3) Confront the rigid rules you follow in your life.
You’ve been following rules for a long time, rules about how and when and where you can act. It’s time to challenge those rules. These are the shoulds, the musts, the have to’s, the nevers in your life. And there are probably a bunch of them.
For example, “Your needs must never come first. That’s selfish.” Realize that you’re human just like everyone else, so you get tired and used up; you need support yourself. That’s not selfishness, it’s self-awareness and allows you to recharge.
4) Connect with painful feelings, like anger or sadness.
I’ve had many people tell me, “If I start talking about what I am sad (or angry) about, the pain will never end. It will suck me under.”
It’s too frightening to emotionally go there. Or perhaps you don’t even know how. You’ve been so shut off from your feelings for so long, feeling sad feels impossible. It does take time, patience, and self-compassion.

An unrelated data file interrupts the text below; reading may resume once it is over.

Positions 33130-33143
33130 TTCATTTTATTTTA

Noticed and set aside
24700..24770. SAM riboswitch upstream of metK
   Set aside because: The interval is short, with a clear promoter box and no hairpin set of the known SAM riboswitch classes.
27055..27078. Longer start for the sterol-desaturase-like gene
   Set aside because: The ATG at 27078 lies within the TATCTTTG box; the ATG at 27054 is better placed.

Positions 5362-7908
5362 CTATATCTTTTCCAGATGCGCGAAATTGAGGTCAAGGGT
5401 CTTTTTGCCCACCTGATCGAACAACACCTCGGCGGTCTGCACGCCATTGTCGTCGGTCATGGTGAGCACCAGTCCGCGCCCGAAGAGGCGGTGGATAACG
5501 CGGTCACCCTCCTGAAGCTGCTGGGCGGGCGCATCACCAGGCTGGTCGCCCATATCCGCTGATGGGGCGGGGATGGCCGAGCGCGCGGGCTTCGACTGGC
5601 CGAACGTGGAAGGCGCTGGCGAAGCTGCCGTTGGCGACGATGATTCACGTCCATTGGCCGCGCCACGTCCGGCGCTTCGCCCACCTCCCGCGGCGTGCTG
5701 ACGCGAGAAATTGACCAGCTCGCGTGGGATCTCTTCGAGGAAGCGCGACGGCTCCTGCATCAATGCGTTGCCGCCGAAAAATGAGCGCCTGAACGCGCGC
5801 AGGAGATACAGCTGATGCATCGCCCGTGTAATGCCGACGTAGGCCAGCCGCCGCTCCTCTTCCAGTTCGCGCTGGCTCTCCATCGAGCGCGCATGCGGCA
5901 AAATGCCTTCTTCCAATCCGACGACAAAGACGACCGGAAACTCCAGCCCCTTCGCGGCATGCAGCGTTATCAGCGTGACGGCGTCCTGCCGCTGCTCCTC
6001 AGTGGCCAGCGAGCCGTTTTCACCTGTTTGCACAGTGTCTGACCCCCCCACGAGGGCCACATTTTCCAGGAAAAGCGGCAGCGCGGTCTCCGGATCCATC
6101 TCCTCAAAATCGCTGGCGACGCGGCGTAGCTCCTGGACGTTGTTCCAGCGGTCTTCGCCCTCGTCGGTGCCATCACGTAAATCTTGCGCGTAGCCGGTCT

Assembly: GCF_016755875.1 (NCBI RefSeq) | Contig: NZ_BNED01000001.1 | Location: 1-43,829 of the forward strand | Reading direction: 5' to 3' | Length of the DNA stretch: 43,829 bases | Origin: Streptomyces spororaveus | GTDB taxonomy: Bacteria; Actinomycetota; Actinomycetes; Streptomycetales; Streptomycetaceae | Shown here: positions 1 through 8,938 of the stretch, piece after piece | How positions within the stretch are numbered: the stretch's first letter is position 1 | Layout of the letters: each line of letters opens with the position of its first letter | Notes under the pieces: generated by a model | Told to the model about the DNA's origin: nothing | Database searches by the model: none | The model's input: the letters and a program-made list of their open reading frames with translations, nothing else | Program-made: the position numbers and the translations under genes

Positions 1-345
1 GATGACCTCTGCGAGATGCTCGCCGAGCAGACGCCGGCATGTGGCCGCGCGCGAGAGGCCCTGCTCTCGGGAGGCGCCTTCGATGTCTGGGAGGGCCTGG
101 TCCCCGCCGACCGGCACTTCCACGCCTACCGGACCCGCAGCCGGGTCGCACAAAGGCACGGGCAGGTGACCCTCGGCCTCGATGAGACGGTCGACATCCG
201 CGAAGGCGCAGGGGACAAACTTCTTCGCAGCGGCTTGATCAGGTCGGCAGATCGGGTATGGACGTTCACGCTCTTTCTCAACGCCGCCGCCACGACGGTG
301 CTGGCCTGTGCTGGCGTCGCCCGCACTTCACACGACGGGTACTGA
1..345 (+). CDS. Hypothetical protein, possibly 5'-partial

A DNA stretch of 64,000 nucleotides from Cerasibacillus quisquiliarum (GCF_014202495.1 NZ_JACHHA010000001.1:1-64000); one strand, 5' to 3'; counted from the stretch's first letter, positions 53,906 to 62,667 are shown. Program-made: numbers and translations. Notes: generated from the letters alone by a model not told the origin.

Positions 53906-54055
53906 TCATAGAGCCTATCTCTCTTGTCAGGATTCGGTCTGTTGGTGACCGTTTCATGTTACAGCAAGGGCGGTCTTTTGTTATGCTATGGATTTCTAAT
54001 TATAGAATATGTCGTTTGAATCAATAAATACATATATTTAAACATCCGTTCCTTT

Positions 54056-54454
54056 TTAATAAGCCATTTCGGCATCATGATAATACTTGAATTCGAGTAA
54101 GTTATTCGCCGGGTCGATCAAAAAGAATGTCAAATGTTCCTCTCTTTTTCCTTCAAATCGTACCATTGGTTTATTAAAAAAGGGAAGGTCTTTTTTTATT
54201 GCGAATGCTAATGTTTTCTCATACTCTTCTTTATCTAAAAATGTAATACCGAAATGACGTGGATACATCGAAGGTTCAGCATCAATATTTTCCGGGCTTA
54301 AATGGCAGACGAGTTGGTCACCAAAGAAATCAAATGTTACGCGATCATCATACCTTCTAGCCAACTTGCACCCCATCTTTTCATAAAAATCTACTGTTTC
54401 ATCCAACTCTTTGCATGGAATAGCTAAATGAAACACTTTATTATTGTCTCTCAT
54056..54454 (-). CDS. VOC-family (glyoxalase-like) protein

There is frequently something in your personal history that got all this started. You adapted. But now, that original trauma or dynamic that created the need to hide needs to be identified, talked about, and worked through gently and compassionately. That may take some time and working with a therapist might be in order.
5) Grow into change and seek true emotional intimacy.
You can learn to find your strength in opening up about who you are to others and from seeking intimacy through that openness. Those who love you may have been concerned about how much you take on, or how you never seem to flinch. Yet others may have counted on you not to or need to look perfect themselves. The second pattern can be a problem in taking the risks that lead to change.
So you have to assess your relationships for their safety and choose to feed those that support you in your newfound openness and vulnerability.
Taking these steps is more than worth it. Simply but honestly put – they may save your life.
Written By Margaret Rutherford Originally Appeared On Dr. Margaret Rutherford